As an American, New Yorker, and actor, I grew up learning I needed to have a carefully reasoned, socially acceptable reason for doing everything I did, and without one, it probably wasn’t worth doing. “I’m just curious” wasn’t a good enough reason for enrolling in a clowning course, and “I really feel like traveling” wasn’t a ‘valid’ reason for taking a trip. People expected / needed answers like, “Being a classically trained actor, the physical nature of clowning will help me to better communicate through movement what I’ve been communicating through voice,” or, “I’m traveling to Southeast Asia and will be volunteering as an English teacher with an organization that provides free education to street children.”

While both of these latter reasons are valid, I felt pressure to only do things that could somehow fluff up my resume. After graduating from college with a drama degree, I moved back to New York, got a restaurant job, found an acting class, and started auditioning. It was what I considered to be the normal trajectory of a young actor, and I’d hoped to find success by following suit. I worked like a dog, auditioned when I could, performed here and there, and barely left New York. I felt like I was 100 years old, and most, if not all, of my pleasure came from slamming back glass after glass of white wine. Grüner Veltliner. Then I’d switch to whiskey.

One morning, after a particularly shitty night of waitressing followed by a jaunt to the bar, I woke up and decided I needed to leave New York. At the time I was communicating with my British friend Hana, an English teacher from London, who was also sick of her city. We decided to leave the West in January and meet up in Bangkok. I planned on staying for five weeks; she bought a one-way ticket.

We stayed in Asia for six months, making our way through Thailand, Laos, Vietnam, Cambodia, and Malaysia.

Throughout the journey, I noticed that for every 10 British tourists there was one American, and the lone Yank was usually working or volunteering while the Brits happily threw back beers without worrying about what time they had to rise the next morning.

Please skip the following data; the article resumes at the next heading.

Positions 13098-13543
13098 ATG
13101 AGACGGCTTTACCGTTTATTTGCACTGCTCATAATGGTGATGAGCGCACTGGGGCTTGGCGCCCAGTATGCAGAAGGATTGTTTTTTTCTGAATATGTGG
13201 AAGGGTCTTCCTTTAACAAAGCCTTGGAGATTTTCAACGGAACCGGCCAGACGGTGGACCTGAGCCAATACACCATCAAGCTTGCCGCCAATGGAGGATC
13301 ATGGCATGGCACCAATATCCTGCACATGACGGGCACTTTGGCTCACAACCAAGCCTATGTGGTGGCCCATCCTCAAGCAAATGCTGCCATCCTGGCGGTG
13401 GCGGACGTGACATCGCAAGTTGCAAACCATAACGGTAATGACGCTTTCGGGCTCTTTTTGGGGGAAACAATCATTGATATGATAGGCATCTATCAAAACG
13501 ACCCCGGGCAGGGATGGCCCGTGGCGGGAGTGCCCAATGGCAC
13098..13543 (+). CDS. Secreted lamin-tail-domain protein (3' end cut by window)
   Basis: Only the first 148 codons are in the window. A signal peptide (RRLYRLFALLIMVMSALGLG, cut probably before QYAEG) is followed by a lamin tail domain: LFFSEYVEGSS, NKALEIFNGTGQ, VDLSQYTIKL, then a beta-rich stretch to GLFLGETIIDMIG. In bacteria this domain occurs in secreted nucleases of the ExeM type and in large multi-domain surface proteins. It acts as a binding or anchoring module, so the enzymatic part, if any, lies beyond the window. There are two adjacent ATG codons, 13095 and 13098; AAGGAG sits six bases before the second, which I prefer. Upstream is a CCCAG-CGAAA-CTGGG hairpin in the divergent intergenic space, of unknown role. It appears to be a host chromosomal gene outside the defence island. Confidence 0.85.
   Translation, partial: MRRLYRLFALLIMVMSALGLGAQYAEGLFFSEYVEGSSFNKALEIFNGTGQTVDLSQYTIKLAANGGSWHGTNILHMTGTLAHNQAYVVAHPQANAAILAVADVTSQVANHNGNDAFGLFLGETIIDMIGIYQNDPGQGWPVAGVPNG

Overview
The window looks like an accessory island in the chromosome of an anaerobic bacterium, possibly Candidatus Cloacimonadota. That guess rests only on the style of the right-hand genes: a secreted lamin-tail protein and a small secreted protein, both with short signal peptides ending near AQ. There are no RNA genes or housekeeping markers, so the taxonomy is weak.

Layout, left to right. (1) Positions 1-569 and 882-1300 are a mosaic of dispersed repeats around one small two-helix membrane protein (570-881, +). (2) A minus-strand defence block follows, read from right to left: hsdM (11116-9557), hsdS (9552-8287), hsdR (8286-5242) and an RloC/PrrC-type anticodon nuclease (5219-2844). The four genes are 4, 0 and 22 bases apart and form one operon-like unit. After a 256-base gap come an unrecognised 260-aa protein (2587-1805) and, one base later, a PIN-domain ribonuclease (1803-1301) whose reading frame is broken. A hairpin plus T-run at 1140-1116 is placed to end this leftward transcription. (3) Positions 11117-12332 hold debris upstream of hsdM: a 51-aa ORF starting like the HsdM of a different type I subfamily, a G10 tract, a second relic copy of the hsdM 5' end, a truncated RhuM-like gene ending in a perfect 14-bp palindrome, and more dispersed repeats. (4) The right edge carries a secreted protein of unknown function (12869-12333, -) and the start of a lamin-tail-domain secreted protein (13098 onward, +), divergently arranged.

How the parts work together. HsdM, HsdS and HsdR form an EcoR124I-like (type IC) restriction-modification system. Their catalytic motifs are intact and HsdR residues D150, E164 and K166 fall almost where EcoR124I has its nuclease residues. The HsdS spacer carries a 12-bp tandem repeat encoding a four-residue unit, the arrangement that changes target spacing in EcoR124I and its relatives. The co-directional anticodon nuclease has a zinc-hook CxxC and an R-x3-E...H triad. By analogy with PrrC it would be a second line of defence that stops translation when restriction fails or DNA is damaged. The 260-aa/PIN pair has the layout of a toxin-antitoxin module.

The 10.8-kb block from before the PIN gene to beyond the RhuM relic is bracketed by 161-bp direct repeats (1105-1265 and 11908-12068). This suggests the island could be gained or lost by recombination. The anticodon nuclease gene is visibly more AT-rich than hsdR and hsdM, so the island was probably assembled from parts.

It was very common, Hana told me, for English people to take a gap year before or after university in order to get out and see the world and experience new things. I mentioned that in the States it would be hard to justify taking a year off to do nothing. Hana’s reply was short, but it floored me: “You’re not doing nothing. You’re traveling.”

The American relationships with work, leisure, and travel are very different than those of other countries, I’ve been finding. While we do have a very high standard of living here in the States, we also work like crazy, and it’s no secret that at work we get less time off for personal days or holidays than Europeans do. On average, we get two weeks off out of the year — the only chance to travel or let loose — and then back to the grindstone. There’s no room for personal development, for trial and error. In the States, for so many people, our identities are our job titles, and we’re conditioned to feel guilty when pursuing something that has nothing to do with what we do for money.

It took me about four months on the road to finally stop feeling guilty about traveling when I ‘should’ have been thinking of my career and creating a stable life for myself (after all, I’m almost 30, but that’s another story). Taking myself out of the American context for so long and surrounding myself with other travelers, nomads, and non-Americans allowed me to start creating a new context for my life, and to re-examine the ‘rules’ of life I’d previously been dealt and chose to live by. I’ve started thinking of traveling as more than something one does for pleasure; it’s also constructive — just not in a way I was used to “constructive” looking.

That long trip taught me something I’d have never learned in class and definitely not at work. It taught me I’m not my job, and resume building is really only good for your resume. And when you’re not exactly sure what you want or what you’re going to do with your life, what good is that anyways?

We Americans need to take a cue from our British friends. Taking a year off to travel isn’t going to kill us. The world as we know it won’t vanish as our plane takes flight. In fact, our world may actually expand. And that’s something that shouldn’t have to be justified to anyone.

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